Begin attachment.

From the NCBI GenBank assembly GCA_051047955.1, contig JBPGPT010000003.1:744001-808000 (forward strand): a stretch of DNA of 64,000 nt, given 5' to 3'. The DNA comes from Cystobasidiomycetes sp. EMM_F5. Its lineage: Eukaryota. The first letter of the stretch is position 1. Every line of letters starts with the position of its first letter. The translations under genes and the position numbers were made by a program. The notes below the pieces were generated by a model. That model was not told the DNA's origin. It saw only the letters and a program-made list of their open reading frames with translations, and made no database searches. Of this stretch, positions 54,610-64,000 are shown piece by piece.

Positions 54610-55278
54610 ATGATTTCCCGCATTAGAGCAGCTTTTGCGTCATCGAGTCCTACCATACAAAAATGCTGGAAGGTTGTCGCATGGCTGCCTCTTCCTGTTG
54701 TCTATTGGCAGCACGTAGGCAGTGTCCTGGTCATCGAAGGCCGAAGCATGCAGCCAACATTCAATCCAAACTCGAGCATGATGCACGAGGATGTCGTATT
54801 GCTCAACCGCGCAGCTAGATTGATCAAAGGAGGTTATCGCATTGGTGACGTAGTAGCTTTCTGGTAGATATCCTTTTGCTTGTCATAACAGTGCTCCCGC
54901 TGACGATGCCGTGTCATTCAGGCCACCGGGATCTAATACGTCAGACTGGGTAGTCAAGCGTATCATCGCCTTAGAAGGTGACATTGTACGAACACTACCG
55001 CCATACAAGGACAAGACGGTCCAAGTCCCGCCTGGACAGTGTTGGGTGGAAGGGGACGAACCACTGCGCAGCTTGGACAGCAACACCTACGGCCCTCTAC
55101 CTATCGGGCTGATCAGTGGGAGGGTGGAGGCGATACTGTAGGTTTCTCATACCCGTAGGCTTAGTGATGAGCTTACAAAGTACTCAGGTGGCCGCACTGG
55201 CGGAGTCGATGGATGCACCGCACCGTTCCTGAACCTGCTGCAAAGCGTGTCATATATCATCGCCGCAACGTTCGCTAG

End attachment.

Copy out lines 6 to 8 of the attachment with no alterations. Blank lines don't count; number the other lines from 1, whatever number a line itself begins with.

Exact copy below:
54901 TGACGATGCCGTGTCATTCAGGCCACCGGGATCTAATACGTCAGACTGGGTAGTCAAGCGTATCATCGCCTTAGAAGGTGACATTGTACGAACACTACCG
55001 CCATACAAGGACAAGACGGTCCAAGTCCCGCCTGGACAGTGTTGGGTGGAAGGGGACGAACCACTGCGCAGCTTGGACAGCAACACCTACGGCCCTCTAC
55101 CTATCGGGCTGATCAGTGGGAGGGTGGAGGCGATACTGTAGGTTTCTCATACCCGTAGGCTTAGTGATGAGCTTACAAAGTACTCAGGTGGCCGCACTGG